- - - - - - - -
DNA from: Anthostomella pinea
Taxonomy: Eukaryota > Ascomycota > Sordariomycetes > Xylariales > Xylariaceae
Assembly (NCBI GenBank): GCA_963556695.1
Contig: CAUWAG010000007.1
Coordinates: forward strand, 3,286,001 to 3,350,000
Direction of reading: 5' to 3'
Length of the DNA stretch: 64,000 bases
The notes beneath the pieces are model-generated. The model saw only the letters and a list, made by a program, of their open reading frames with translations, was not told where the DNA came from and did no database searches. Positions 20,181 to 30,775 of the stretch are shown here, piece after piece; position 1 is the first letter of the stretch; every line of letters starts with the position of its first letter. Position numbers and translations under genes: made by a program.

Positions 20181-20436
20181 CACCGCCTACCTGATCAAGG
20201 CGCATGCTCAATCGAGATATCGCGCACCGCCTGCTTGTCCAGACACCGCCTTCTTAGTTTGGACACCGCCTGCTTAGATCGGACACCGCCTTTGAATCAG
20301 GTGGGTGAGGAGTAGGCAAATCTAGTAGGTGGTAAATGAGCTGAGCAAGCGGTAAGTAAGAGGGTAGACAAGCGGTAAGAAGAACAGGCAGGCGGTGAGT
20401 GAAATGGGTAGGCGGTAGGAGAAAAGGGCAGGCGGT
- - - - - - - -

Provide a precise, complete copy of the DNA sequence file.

DNA from: Anthostomella pinea
Taxonomy: Eukaryota > Ascomycota > Sordariomycetes > Xylariales > Xylariaceae
Assembly (NCBI GenBank): GCA_963556695.1
Contig: CAUWAG010000007.1
Coordinates: forward strand, 3,286,001 to 3,350,000
Direction of reading: 5' to 3'
Length of the DNA stretch: 64,000 bases
The notes beneath the pieces are model-generated. The model saw only the letters and a list, made by a program, of their open reading frames with translations, was not told where the DNA came from and did no database searches. Positions 20,181 to 30,775 of the stretch are shown here, piece after piece; position 1 is the first letter of the stretch; every line of letters starts with the position of its first letter. Position numbers and translations under genes: made by a program.

Positions 20181-20436
20181 CACCGCCTACCTGATCAAGG
20201 CGCATGCTCAATCGAGATATCGCGCACCGCCTGCTTGTCCAGACACCGCCTTCTTAGTTTGGACACCGCCTGCTTAGATCGGACACCGCCTTTGAATCAG
20301 GTGGGTGAGGAGTAGGCAAATCTAGTAGGTGGTAAATGAGCTGAGCAAGCGGTAAGTAAGAGGGTAGACAAGCGGTAAGAAGAACAGGCAGGCGGTGAGT
20401 GAAATGGGTAGGCGGTAGGAGAAAAGGGCAGGCGGT